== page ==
In article <313DB38B.41C6 at mpiz-koeln.mpg.de> "Jan T. Kim" <kim at mpiz-koeln.mpg.de> writes:
>I am looking for alignment programs for educational purposes. The
>software should not be too sophisticated and loaded with features.
>Rather, we look for programs that produce an alignment out of two
>input sequences in a way which is as transparent to the user as
>possible, i.e. the scoring matrix should be made clear etc. It would
>be ideal if the program produced some sort of display of the process
>of constructing the path matrix, tracking the path etc.
I've got a radical suggestion for you.
We're teaching a computational biology course at Washington
University, and we've run across the same problem -- how to get people
to understand dynamic programming. We tried to do it the hard way by
asking people to do some small DP matrices by hand. Tedious as hell.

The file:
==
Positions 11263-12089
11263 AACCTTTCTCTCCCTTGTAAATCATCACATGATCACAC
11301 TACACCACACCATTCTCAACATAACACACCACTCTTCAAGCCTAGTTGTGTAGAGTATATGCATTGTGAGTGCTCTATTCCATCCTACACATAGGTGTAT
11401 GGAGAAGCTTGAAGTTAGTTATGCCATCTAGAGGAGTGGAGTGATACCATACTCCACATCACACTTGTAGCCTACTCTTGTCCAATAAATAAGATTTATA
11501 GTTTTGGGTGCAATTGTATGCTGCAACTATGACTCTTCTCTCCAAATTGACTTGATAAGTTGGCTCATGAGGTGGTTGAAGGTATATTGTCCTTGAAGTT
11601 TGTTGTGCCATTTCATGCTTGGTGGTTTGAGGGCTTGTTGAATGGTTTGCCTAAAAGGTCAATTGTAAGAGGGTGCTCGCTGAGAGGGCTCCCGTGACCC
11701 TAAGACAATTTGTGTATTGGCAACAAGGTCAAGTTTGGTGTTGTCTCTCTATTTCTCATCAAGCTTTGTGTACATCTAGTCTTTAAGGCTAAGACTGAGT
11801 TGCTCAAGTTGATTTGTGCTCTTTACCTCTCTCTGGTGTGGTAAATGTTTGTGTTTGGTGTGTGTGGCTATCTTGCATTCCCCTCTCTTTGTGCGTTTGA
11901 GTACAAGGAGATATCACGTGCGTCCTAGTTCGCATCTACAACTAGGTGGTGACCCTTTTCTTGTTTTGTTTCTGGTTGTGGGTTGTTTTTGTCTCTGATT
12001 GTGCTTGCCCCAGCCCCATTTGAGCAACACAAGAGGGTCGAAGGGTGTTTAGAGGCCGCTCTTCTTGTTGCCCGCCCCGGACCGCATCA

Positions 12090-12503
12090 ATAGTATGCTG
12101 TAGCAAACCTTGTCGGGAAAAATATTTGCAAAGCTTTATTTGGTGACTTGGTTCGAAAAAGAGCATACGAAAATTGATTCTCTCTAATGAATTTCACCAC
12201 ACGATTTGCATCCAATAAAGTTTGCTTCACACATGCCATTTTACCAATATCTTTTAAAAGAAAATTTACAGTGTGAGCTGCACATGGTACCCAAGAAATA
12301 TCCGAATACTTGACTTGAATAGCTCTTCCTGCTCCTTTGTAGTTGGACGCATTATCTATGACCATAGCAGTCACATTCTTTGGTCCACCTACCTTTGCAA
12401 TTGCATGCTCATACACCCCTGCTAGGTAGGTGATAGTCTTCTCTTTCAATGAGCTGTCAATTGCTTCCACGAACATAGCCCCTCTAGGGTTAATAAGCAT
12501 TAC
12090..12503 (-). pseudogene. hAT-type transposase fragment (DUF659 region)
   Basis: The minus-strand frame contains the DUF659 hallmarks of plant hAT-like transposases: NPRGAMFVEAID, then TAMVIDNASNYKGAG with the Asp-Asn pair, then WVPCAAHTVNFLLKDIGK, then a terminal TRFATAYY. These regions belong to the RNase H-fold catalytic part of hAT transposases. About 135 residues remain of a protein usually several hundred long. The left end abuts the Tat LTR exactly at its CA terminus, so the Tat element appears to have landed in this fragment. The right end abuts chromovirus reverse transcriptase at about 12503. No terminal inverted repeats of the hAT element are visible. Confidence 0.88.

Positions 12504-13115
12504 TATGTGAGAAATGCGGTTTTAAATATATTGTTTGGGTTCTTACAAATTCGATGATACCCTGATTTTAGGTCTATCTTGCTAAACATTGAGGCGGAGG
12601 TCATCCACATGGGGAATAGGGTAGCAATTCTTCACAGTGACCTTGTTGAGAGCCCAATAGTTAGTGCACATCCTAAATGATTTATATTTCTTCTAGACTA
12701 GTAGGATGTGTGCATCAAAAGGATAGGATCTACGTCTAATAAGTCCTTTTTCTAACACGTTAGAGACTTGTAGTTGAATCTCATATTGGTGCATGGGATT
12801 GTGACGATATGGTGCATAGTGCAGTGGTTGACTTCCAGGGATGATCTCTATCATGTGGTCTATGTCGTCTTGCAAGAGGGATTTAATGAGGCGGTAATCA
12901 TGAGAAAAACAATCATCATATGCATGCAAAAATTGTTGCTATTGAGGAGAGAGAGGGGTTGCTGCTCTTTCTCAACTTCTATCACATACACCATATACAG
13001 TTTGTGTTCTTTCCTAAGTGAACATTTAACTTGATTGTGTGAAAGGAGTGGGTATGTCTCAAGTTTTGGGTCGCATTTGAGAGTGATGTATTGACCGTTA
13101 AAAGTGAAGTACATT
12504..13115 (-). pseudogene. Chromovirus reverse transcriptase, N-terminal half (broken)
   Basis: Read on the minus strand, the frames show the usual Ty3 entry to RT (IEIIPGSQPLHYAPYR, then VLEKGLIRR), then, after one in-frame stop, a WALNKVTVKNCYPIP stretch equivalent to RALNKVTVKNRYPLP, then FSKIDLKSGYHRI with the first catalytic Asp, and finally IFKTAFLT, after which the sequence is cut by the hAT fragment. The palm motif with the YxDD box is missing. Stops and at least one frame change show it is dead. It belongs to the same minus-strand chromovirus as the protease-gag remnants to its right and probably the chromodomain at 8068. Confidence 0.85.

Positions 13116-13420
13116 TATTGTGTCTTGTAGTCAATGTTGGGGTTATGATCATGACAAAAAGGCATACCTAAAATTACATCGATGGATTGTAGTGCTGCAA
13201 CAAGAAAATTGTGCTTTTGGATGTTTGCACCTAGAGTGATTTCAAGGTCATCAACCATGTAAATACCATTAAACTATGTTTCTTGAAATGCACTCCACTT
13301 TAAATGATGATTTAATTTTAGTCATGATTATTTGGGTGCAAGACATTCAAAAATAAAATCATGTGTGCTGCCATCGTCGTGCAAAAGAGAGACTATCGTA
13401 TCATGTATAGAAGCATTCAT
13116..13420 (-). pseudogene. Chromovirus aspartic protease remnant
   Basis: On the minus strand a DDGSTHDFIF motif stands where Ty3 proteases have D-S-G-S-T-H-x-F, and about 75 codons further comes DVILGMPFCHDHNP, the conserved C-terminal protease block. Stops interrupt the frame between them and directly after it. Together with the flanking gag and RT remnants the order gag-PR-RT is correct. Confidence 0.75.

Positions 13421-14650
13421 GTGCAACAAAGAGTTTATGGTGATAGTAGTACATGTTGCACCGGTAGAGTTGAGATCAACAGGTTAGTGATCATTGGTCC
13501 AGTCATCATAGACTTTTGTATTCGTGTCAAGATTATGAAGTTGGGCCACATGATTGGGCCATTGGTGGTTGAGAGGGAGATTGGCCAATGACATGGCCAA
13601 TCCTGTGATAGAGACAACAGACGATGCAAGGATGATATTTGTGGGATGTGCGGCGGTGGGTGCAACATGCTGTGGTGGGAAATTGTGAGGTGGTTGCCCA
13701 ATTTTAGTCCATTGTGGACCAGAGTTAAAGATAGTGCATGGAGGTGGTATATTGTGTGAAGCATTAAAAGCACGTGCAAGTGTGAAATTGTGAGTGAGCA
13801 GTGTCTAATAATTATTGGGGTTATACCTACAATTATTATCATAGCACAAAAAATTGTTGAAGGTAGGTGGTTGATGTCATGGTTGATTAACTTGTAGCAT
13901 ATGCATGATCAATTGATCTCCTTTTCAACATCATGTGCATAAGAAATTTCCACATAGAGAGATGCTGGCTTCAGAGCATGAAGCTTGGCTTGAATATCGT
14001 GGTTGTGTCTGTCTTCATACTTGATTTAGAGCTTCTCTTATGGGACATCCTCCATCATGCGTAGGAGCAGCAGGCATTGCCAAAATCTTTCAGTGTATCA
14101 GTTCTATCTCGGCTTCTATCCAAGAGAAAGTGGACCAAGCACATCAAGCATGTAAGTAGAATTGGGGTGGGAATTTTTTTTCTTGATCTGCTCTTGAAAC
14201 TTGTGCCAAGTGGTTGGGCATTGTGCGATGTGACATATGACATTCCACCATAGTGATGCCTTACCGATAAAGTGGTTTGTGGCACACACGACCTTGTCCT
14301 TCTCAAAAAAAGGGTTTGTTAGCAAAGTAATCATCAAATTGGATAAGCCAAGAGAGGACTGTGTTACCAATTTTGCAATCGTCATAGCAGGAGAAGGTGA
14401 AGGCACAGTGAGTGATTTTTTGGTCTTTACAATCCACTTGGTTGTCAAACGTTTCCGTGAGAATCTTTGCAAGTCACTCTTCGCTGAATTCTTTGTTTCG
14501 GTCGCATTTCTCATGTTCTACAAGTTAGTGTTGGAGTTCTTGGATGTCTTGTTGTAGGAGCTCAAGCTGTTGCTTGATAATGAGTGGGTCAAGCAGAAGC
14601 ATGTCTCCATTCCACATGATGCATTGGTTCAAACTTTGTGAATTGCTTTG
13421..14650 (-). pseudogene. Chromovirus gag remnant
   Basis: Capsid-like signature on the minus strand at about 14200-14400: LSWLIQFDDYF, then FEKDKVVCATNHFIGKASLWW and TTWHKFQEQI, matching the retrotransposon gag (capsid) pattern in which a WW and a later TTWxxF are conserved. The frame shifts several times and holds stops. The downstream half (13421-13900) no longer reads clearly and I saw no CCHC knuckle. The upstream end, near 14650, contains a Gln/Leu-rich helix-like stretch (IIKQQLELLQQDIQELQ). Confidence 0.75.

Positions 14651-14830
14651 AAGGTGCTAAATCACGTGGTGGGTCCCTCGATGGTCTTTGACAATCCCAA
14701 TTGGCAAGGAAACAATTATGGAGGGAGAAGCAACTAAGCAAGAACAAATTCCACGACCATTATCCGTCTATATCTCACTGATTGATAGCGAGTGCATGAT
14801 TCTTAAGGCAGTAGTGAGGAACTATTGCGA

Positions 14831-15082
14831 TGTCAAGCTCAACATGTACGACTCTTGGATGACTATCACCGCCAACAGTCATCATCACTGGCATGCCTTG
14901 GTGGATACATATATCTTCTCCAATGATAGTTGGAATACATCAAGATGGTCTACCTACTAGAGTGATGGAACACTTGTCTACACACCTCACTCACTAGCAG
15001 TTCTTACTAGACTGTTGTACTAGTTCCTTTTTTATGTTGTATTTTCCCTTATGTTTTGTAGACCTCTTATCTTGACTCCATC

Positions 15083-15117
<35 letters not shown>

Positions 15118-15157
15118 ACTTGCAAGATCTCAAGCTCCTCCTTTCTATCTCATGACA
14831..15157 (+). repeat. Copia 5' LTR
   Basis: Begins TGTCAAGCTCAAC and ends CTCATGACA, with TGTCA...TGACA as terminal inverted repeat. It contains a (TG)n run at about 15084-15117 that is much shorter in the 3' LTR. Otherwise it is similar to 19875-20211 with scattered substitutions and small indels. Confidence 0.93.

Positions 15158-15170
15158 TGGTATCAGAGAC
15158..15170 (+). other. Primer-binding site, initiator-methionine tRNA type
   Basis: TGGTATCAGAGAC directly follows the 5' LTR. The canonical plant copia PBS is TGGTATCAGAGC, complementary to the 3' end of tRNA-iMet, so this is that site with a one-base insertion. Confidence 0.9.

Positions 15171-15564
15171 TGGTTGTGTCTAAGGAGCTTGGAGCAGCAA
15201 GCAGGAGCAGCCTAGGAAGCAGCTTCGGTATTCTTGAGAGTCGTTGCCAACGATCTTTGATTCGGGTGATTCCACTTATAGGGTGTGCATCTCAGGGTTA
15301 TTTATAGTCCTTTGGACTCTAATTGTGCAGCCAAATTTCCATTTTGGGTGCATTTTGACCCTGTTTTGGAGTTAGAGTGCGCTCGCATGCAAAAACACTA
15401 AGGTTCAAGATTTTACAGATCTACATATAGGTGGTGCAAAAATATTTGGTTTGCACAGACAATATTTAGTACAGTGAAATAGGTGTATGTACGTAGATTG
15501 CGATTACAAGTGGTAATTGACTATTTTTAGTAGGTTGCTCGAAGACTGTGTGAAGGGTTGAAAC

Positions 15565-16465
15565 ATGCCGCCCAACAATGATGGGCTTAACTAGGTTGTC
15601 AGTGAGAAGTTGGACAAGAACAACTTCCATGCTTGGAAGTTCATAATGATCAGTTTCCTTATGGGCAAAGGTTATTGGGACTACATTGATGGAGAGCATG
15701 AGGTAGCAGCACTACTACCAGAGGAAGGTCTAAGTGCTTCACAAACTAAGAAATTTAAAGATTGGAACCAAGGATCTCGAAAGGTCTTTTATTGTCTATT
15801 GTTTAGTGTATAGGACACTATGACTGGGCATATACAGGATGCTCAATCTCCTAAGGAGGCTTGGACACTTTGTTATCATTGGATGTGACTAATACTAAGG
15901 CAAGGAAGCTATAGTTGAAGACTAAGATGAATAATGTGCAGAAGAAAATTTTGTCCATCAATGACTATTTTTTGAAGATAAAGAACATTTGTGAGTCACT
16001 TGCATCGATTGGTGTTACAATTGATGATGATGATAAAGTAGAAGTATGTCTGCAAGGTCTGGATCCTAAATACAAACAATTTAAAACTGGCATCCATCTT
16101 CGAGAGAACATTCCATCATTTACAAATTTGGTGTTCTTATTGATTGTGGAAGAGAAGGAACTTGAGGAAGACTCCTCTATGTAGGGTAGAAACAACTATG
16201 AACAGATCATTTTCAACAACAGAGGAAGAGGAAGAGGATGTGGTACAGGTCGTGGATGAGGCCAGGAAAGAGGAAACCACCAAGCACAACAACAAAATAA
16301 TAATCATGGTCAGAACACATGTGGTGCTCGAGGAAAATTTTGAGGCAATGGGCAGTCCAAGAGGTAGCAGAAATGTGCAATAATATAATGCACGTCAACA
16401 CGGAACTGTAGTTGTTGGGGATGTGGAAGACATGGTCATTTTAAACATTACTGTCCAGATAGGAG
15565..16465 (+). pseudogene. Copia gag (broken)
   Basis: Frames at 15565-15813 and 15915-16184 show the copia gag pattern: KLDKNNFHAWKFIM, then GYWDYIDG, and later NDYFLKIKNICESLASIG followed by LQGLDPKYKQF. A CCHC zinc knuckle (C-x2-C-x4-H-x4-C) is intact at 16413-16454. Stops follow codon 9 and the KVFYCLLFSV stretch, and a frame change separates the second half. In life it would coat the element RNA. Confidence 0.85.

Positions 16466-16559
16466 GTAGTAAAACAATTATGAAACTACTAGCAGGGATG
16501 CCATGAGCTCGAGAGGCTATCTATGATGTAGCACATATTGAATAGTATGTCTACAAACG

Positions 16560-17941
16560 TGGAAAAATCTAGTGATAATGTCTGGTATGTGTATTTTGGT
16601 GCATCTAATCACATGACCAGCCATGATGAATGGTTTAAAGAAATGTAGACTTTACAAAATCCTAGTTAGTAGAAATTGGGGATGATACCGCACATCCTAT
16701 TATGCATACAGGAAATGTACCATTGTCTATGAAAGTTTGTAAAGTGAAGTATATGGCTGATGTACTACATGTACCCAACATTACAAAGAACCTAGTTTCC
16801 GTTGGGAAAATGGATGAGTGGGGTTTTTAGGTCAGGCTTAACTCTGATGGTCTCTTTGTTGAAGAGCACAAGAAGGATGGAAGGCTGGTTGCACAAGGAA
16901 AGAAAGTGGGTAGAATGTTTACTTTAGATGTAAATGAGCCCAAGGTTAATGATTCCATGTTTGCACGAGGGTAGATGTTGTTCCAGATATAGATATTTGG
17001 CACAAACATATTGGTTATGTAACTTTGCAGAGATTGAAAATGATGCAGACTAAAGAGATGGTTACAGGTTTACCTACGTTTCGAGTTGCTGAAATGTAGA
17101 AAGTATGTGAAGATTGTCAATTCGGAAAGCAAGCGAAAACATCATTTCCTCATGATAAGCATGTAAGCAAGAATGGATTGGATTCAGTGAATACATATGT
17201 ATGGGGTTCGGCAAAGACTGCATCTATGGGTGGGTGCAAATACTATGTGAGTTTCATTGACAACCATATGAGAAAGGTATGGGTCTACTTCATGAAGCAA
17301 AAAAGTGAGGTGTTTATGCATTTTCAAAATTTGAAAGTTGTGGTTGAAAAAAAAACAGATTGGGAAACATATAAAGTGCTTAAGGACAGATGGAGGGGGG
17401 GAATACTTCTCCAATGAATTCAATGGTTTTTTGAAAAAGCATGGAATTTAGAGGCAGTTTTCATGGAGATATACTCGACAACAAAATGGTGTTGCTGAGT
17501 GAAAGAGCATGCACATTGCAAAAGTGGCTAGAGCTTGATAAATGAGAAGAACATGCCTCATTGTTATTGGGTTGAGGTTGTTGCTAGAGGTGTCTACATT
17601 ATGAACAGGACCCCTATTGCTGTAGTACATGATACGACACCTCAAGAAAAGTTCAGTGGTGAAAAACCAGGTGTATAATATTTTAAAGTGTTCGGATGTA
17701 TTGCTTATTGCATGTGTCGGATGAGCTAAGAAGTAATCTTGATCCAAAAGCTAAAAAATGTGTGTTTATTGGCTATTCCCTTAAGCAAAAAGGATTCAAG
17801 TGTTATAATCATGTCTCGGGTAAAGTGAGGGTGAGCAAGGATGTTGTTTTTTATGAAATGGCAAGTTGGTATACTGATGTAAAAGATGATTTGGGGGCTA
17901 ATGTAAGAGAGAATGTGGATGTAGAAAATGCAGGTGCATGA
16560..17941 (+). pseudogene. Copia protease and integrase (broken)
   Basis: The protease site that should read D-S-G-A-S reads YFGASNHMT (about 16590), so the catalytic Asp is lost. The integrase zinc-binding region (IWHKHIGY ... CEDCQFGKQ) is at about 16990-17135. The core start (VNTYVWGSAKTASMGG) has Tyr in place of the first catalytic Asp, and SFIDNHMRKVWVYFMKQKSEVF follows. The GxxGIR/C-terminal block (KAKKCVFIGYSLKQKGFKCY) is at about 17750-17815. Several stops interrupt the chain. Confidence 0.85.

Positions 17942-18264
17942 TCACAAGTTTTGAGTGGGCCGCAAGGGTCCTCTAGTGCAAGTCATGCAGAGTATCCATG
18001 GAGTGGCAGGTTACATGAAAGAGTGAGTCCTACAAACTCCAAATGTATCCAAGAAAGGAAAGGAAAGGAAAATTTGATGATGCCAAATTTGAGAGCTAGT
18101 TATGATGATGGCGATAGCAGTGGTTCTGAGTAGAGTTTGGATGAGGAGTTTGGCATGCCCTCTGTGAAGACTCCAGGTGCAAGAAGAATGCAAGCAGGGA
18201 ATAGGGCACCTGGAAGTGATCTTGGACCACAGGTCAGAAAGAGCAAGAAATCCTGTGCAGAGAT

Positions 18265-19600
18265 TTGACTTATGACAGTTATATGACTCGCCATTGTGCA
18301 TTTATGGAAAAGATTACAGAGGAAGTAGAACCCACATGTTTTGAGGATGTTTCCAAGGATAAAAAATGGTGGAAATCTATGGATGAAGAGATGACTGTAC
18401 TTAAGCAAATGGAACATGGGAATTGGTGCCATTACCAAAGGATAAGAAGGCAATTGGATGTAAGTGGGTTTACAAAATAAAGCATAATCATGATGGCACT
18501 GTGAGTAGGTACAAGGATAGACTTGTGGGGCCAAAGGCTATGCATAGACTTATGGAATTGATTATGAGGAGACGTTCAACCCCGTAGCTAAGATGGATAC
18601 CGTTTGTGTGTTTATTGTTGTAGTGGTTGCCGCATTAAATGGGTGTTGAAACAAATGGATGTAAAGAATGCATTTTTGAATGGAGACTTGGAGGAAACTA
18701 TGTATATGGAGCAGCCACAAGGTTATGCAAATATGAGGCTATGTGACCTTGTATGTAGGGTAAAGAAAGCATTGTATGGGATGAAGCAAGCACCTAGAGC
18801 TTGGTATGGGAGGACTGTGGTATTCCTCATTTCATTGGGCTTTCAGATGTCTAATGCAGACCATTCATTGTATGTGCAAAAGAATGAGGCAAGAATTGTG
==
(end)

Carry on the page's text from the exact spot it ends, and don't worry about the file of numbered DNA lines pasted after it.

A grad student in my group managed to automate the whole thing for
himself in an Excel spreadsheet with a small amount of work. His
spreadsheet became a DP matrix, automatically updating when you change
a sequence position or your scoring system (he used a simple scoring
matrix for identities/mismatches). It doesn't do the traceback,
If you have any Excel-savvy folks around, you might consider
this. It's a hack but it's quick, easy, and informative.
- Sean Eddy
- Dept. of Genetics, Washington University School of Medicine
- eddy at genetics.wustl.edu